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Rodrigo y Gabriela's 9 Dead Alive is their first album of new material in five years. Written, arranged, and co-produced by the pair, they deliberately attempt to forgo the Latin influence in their music in favor of an all-rock (albeit still acoustic) approach -- which marks a return to their pre-recording roots in heavy metal. (That they don't entirely succeed is part of what makes 9 Dead Alive so compelling.) Each tune was composed for a different inspiration: authors, philosophers, activists, scientists, and a queen. The set was exquisitely recorded in Mexico by Fermin Vasquez Llera. There isn't a dull moment in these 41 minutes. "The Soundmaker," for 19th century luthier and guitarist Antonio de Torres Jurado, commences with Rodrigo's knotty riff and Gabriela's chugging rhythmic vamp. Two things are immediately apparent: that their collective playing style owes much to heavy metal -- where they came from before studying flamenco -- and, divorced from its bombast, metal is steeped in lyricism. "Torito," with its careening interscalar soloing and riffs, possesses some of Gabriela's most inventive rhythmic technique, slapping and frenetically strumming her guitar with controlled, yet passionate, aggression in dialogue and argument with his leads. Her cross-cut syncopations drive Rodrigo's attack and melodic inventions in "Misty Moses" (for Harriet Tubman), a tune that changes directions several times and shifts its central harmonic focus with dazzling clarity. "Somnium" (inspired by 17th century writer, feminist, and nun Sor Juana Inés de la Cruz) employs twinned, stacked melodies that move from allegrissimo to presto, and employ reverse arpeggiato, all the while overflowing with emotional resonance. On "The Russian Messenger," Gabriela creates a menacing rhythmic attack of palm slaps on the wood of her instrument, interspersed with slashing minor sevenths; Rodrigo counters with delicacy in a flurry of lithe single notes. On "Megalopolis" (for poet Gabriela Mistral), Spanish music comes shining through in gloriously articulated fingerpicking, doubled melody lines, and a narrative structure that recalls Spanish folk music. "La Salle des Pas Perdus (for Eleanor of Aquitaine) articulates musical themes from her "art of courtly love" era in the melody. The two guitars fluidly exchange tightly woven lines in nearly songlike interplay (here too, Anglo and Spanish lyricism entwine) before tempo and tension briefly increase, then dissipate elegantly. The dialogue that transpires throughout 9 Dead Alive is lively, eloquent, and actively intellectual, but it is also intimate. Between them, Rodrigo y Gabriela engage in musical and even cultural queries, and sometimes -- provocatively -- leave them wide open. This album evidences an expanded creative reach for the pair, even as it re-engages the sharp edges they displayed on earlier recordings. © Thom Jurek /TiVo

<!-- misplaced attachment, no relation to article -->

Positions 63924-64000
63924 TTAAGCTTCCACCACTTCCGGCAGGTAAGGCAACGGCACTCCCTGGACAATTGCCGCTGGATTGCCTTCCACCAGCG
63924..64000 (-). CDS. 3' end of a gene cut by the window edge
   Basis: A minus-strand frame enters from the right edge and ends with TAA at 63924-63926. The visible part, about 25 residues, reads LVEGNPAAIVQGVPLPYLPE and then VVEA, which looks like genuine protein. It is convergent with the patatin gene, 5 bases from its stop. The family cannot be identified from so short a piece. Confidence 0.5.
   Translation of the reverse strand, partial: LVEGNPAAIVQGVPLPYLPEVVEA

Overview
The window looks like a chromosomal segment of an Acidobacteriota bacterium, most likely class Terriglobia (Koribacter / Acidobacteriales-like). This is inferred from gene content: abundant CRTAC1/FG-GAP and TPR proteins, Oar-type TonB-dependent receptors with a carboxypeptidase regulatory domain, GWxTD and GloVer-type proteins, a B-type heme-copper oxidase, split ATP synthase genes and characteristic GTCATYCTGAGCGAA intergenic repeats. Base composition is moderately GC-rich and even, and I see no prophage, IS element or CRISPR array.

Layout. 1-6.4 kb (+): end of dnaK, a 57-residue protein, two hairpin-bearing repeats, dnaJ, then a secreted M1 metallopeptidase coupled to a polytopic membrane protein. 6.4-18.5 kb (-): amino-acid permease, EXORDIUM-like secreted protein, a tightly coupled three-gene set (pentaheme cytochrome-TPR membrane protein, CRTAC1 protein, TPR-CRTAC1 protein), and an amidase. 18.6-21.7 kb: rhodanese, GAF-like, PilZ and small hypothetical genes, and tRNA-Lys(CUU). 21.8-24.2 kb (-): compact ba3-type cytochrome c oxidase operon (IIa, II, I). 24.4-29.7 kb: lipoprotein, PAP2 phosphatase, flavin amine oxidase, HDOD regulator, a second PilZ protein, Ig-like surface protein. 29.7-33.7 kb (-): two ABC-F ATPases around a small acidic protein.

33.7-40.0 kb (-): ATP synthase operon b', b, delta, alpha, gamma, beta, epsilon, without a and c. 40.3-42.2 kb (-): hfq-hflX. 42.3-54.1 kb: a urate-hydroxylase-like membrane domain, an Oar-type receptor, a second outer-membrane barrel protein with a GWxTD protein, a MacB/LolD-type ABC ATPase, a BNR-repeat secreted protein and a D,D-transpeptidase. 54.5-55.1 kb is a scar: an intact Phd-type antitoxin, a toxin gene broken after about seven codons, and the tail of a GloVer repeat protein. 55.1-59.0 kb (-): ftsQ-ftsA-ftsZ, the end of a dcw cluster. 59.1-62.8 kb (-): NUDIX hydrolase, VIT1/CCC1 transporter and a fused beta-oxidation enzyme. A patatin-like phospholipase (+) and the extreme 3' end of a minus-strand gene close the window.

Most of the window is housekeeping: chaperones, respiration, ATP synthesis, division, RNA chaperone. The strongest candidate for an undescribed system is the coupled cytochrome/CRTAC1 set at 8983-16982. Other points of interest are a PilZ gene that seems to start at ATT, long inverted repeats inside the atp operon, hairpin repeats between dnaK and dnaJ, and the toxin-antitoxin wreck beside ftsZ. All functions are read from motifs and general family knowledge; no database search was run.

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Metal - Released February 13, 2015 | Rubyworks